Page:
Raspberry Pi has been selling tiny, inexpensive computers and accessories since 2012. But while Raspberry Pi hardware has become popular with enthusiasts and home users, the organization’s single-board computers were originally targeted at students, educators, and makers.
The new Raspberry Pi 400 is something different: a full-fledged computer stuffed inside a keyboard. It’s basically a modern take on the Commodore 64 and similar personal computers from decades past.
A key difference? The Raspberry Pi 400 is incredibly affordable, with prices starting at just $70.
That’s how much you pay to get a Raspberry Pi 400 PC-in-a-keyboard case. Or you can pay $100 for a Raspberry Pi 400 Personal Computer Kit that bundles the PC with:
- Official USB mouse
- Official USB-C power supply
- 16GB microSD card with Raspberry Pi OS pre-installed (although Ubuntu and other operating systems should be supported as well)
- micro HDMI to HDMI cable
The only thing that’s not included is a display, but you should be able to hook up just about any HDMI monitor or TV.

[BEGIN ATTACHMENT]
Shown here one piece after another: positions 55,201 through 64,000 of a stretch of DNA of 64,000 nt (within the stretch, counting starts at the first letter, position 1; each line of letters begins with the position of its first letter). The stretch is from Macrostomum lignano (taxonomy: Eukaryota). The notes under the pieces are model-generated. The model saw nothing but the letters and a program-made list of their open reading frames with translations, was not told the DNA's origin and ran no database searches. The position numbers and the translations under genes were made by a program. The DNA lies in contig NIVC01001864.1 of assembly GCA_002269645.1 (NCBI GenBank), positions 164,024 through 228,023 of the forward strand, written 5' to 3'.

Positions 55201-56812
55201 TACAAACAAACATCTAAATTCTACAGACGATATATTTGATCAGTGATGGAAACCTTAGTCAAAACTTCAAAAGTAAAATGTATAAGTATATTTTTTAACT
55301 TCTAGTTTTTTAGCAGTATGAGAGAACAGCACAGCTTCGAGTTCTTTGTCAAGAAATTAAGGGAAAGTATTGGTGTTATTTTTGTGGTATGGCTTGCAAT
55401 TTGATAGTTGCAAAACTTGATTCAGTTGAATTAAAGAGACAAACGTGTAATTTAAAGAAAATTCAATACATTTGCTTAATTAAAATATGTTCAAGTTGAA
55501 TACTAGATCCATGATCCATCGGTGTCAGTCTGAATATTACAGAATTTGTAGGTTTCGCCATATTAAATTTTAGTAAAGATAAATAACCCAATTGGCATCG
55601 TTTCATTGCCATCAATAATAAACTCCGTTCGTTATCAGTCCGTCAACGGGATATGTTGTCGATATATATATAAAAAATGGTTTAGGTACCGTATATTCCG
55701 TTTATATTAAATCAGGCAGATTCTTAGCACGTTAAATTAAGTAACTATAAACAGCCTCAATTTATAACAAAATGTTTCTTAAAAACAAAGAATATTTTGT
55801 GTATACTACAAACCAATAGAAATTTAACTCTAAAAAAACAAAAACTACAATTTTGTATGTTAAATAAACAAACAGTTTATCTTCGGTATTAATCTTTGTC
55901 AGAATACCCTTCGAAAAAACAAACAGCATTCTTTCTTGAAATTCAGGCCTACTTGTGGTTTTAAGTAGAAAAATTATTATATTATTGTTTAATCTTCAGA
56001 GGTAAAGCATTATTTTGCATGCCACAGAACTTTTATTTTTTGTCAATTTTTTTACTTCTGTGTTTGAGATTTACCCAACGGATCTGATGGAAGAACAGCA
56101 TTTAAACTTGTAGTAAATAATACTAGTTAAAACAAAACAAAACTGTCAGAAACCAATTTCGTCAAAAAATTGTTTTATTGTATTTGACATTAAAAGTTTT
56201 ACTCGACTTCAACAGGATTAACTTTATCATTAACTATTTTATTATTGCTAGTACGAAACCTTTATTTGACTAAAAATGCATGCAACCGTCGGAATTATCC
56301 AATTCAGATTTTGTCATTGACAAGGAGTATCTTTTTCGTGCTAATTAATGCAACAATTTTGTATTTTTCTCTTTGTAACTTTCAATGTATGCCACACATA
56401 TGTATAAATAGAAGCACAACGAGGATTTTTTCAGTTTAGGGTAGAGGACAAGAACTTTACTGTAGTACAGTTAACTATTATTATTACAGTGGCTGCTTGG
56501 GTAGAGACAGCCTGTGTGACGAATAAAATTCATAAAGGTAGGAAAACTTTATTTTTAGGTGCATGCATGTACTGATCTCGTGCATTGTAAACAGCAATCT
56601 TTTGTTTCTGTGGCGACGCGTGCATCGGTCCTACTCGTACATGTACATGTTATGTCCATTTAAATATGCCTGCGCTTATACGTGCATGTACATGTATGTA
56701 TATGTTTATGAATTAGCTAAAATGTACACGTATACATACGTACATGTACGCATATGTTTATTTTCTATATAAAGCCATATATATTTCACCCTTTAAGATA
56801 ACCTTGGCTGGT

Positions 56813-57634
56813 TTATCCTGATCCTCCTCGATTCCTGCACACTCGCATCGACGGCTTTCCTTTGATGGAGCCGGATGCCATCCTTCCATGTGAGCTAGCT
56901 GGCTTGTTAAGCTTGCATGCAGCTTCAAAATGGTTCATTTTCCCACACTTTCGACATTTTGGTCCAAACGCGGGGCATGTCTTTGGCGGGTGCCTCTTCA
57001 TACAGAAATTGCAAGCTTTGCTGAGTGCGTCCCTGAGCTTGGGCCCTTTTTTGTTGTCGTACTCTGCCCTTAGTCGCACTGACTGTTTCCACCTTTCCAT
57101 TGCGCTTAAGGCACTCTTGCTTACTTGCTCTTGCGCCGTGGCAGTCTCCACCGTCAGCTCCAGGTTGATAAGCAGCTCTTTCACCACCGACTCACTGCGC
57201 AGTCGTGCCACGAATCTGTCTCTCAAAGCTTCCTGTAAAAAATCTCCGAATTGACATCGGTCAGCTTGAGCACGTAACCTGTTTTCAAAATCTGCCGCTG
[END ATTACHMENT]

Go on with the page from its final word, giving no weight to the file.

Under the hood, the Raspberry Pi 400 has the same basic hardware as a Raspberry Pi 4 Model B with 4GB of RAM. The memory, storage, wireless capabilities, and ports are the same – but the board has been redesigned so that all the ports are on one side so that they can all be accessed from the back of the keyboard/computer.
Raspberry Pi also equipped this model with a slightly faster processor clocked at 1.8 GHz rather than 1.5 GHz.
That means Raspberry Pi HATs and other accessories probably won’t fit. But it would have been tough to cram them inside the Raspberry Pi 400’s custom case anyway.
Here’s a run-down of the new computer’s key specs:
- Processor: Broadcom BCM2711 processor (4 x ARM Cortex-A72 CPU cores @ 1.8GHz
- Memory: 4GB LPDDR4-3200
- Wireless: Dual-band WiFi 5, Bluetooth 5.0
- Ports: Gigabit Ethernet, 2 × USB 3.0 and 1 × USB 2.0, 2 × micro HDMI ports (up to 4Kp60)
- GPIO: Horizontal 40-pin GPIO header
- Storage: MicroSD card slot for OS and data storage
- Power: 5V DC via USB connector
- Keyboard: 78- or 79-key compact keyboard (UK and US English, French, Italian, German, and Spanish layouts available at launch)
- Dimensions: 286 mm × 122 mm × 23 mm
CNX-Software also has a teardown that gives you a look at the new motherboard and the computer’s large heat spreader (which allows for fanless performance).
via Raspberry Pi